The final, and many would say most onerous, phase of the New York Department of Financial Services (NYDFS) Cybersecurity Regulations goes into effect March 1, 2019. Banks, consumer lenders, mortgage brokers, finance agencies and insurance companies operating under New York’s Banking, Insurance or Financial Services Laws have mere weeks to demonstrate they are addressing third-party cyber risk.
Third-Party Deadline – March 1, 2019
While many financial and insurance companies have already met NYDFS requirements to improve security within their own organizations, they still face the final hurdle of securing the third parties they rely on to conduct business. By March 1, “covered entities” must be in compliance with the Third-Party Service Provider Security Policy (section 500.11).
Section 500.11 requires that covered entities:
- Create and implement written policies and procedures to ensure the security of information systems and information accessed or held by third-party service providers
- Based on the covered entity’s own risk assessment, identify and conduct risk assessments on third-party service providers
- Outline minimum cybersecurity practices that must be met by each
- Evaluate the adequacy of their cybersecurity practices and periodically assess continued adequacy
- Create guidelines that emphasize third parties’ use of access controls, multi-factor authentication, encryption, breach notification, and representations and warranties in vendor contracts
Not sure if the regulations apply to your organization? Depending on your size, activity, annual revenue and assets, they may. NYDFS provides guidance on who it supervises and whether you qualify for exemptions from the regulations. Even if you’re not regulated by NYDFS, its cybersecurity policies have become a model for other states and may well be standards you will soon have to meet.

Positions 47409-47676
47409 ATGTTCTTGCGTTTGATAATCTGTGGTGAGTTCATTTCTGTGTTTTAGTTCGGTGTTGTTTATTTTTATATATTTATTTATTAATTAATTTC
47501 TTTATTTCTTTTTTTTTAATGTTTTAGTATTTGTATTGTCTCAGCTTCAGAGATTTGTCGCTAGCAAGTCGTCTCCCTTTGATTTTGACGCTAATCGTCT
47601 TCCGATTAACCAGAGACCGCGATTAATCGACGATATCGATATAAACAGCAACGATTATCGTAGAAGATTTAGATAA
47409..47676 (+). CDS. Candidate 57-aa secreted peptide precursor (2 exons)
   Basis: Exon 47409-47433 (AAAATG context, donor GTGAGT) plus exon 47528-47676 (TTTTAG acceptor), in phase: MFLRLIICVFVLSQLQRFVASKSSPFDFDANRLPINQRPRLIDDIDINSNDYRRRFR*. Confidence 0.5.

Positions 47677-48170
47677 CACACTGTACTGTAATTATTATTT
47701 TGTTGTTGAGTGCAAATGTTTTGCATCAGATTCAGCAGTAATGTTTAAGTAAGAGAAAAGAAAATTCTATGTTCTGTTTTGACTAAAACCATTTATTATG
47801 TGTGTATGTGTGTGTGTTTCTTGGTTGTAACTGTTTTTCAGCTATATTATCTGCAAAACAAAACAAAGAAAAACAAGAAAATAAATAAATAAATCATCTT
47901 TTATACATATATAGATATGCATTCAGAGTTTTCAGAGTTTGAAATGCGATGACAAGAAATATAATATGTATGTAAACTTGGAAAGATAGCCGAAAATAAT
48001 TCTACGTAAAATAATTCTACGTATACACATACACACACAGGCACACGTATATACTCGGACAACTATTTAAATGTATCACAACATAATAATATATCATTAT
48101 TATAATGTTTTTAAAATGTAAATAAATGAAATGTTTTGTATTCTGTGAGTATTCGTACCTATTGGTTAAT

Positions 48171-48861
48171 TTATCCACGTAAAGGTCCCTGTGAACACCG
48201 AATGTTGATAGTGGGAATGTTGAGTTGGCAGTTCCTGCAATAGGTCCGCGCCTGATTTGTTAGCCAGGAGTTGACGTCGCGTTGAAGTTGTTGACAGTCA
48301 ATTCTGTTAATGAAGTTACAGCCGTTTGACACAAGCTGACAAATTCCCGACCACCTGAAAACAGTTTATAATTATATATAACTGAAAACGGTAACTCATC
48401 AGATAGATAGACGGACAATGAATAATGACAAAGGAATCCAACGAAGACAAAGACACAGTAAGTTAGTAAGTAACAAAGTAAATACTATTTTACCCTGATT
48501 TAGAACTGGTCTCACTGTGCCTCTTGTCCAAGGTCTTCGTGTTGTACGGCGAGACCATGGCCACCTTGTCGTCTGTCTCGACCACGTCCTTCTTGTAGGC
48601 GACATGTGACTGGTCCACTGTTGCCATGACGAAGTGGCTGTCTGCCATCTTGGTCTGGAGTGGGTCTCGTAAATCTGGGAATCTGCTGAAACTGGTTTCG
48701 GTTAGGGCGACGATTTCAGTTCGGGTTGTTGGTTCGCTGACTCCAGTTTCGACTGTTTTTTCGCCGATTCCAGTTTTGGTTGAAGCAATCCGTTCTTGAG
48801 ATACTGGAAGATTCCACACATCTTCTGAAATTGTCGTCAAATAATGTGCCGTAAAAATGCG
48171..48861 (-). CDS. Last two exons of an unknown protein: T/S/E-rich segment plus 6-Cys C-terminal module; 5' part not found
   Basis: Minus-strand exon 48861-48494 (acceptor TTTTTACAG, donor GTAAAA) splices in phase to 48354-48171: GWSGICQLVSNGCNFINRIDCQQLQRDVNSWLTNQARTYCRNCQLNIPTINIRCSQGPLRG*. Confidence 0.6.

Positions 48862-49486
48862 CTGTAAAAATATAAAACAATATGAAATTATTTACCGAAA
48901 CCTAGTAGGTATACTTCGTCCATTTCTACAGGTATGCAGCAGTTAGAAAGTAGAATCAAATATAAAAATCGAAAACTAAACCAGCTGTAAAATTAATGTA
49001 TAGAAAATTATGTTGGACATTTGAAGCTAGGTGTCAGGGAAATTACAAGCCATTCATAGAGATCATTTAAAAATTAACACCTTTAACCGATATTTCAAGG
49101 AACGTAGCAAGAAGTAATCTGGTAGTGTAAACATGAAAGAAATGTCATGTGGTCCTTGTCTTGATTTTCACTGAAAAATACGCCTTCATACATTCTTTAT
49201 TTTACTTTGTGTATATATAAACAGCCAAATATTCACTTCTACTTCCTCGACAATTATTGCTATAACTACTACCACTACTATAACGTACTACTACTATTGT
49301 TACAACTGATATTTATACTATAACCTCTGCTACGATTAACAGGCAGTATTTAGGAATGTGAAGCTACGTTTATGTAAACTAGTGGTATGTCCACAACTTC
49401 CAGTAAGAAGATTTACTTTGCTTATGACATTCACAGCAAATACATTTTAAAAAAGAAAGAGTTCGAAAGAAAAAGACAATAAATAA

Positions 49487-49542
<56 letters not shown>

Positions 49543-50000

Third-Party Risk an Increasing Concern
Financial organizations have outsourced noncore services for many years, however the risks of doing so are growing and must be managed as part of an organization’s overall risk management plan. Given increasing interconnectedness and the recognition by malicious actors of the resulting opportunities for backdoor entry, third-party service providers can represent significant risk to an institution if vendors do not maintain robust security controls.
As part of a third-party risk management program, financial organizations should be diligent in performing security assessments on third parties prior to entering into any agreement. As required by NYDFS, organizational policies should identify the baseline security measures that third parties must have in place, and the effectiveness of these measures should be periodically reviewed.
Steps to Meet the Third-Party Policy
With dozens or hundreds of vendors, it can be a daunting task to comply with the Third-Party Security Provider Policy. Recognizing this, NYDFS made it the final requirement in its regulation roll-out. Organizations struggling to meet the deadline should narrow their focus in the remaining weeks. The risk assessment you have already conducted on your own organization should have identified potential third-party risks.
- Create or update your vendor management policy to cover NYDFS regulations as well as those from the OCC, SEC, and FINRA
- Communicate the vendor management policy and its purpose to operations staff and vendors so that all involved parties are on the same page when contracts are being entered into or renewed
- Identify all vendors and prioritize by their criticality to business continuity, the type and quantity of data they access, and the access method
- For those most critical, assess their security program. It should meet the standards of your own
- Craft robust contracts that detail the security controls and continuous monitoring practices vendors must have, what types of records should be maintained, and required notification and incident response processes
- Be prepared to walk away if a provider cannot meet your needs
The NYDFS regulations underscore the growing desire by regulators to see that financial institutions are making risk-based decisions and are involving senior management and the board. Objective input from security specialists can improve board knowledge, better align security spending with business goals, and prepare you to meet compliance.